The announcement of the Nobel Peace Prize laureate (in 25 minutes) is the only time each year one can count on the eyes of the international media being directed to Oslo. However, the question has often been asked why it is that the Peace Prize is awarded by a Norwegian institution while all the other Nobel prizes are awarded by Swedish institutions.
Alfred Nobel wrote in his will that the Peace Prize should be awarded by a committee appointed by the Norwegian Parliament, but offered no reasons why. Many differing explanations have been suggested over the years. While researching a coming article on Prince Carl of Sweden’s many nominations to the Peace Prize I may have found an answer to that question, which I publish in an article in Dagsavisen today (external link).
1936 was one of the three occasions on which Prince Carl was seriously considered for the Nobel Peace Prize. Seventeen of the childless Alfred Nobel’s closest relatives – all descendants of his siblings or married to descendants of his siblings – wrote to the Nobel Committee in support of the Prince’s candidature.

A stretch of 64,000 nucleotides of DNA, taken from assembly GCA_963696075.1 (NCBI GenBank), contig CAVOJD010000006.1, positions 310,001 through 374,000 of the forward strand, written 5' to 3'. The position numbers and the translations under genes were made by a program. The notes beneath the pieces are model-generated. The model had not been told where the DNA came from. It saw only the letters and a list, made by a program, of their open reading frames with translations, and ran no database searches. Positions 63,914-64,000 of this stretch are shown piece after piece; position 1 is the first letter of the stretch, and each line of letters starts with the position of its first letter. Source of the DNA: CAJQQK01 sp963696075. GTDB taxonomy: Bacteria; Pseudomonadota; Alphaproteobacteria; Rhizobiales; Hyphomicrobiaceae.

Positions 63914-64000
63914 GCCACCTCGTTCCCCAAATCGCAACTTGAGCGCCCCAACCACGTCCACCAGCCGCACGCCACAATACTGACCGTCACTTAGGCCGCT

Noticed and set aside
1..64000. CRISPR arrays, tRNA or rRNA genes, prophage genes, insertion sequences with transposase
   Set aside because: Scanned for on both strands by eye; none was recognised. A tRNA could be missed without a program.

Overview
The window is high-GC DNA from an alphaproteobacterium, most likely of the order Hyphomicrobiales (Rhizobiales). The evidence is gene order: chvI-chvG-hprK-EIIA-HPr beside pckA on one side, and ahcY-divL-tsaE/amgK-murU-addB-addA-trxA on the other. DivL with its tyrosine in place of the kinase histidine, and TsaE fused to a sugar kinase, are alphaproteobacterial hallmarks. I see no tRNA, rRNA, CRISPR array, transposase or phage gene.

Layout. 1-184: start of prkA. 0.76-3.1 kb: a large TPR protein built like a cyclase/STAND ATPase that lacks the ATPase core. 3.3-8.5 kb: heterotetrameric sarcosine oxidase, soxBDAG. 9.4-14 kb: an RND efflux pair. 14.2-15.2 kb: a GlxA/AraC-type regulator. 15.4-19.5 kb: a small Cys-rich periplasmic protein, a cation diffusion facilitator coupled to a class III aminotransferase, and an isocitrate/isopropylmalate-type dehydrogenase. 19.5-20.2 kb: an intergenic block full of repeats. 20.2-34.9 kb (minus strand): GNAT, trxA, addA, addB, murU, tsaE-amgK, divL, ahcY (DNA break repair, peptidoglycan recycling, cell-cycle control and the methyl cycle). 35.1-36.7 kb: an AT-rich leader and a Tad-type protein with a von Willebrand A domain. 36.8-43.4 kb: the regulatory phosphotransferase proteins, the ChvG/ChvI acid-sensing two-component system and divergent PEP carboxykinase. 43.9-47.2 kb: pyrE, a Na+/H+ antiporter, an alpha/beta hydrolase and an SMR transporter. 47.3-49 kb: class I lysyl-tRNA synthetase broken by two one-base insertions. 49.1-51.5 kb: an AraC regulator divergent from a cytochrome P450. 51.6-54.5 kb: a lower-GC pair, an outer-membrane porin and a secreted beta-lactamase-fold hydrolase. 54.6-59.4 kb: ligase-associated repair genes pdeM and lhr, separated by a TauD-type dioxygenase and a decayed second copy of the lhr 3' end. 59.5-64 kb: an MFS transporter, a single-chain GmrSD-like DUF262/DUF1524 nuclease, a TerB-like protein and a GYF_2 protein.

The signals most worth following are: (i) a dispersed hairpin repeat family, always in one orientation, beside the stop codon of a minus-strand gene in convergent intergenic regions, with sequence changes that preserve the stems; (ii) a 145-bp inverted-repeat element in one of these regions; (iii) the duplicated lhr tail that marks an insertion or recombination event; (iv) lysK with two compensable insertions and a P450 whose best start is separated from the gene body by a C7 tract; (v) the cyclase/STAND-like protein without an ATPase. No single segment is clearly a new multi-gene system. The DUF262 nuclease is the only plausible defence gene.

In their letters the Nobels wrote that their uncle had longed to “do away with misunderstandings between nations, first and foremost here in the Nordic region, where there, at the time Alfred Nobel made his will, to his grief was a strained relationship between Norway and Sweden”.
“He entertained a personal, strong sympathy for the Norwegian people”, they went on to write, “and through putting the award of the peace prize into its hands he wanted to bring about a good relationship to the Swedish fraternal people”. They added: “In no more beautiful way could he advocate his idea ‘reconciliation between the fraternal peoples’”.
Alfred Nobel drew up his will on 27 November 1895, towards the end of a year which had seen one of the severest crises of the Swedish-Norwegian union of crowns. He died a year later and thus did not live to see the union being dissolved in 1905.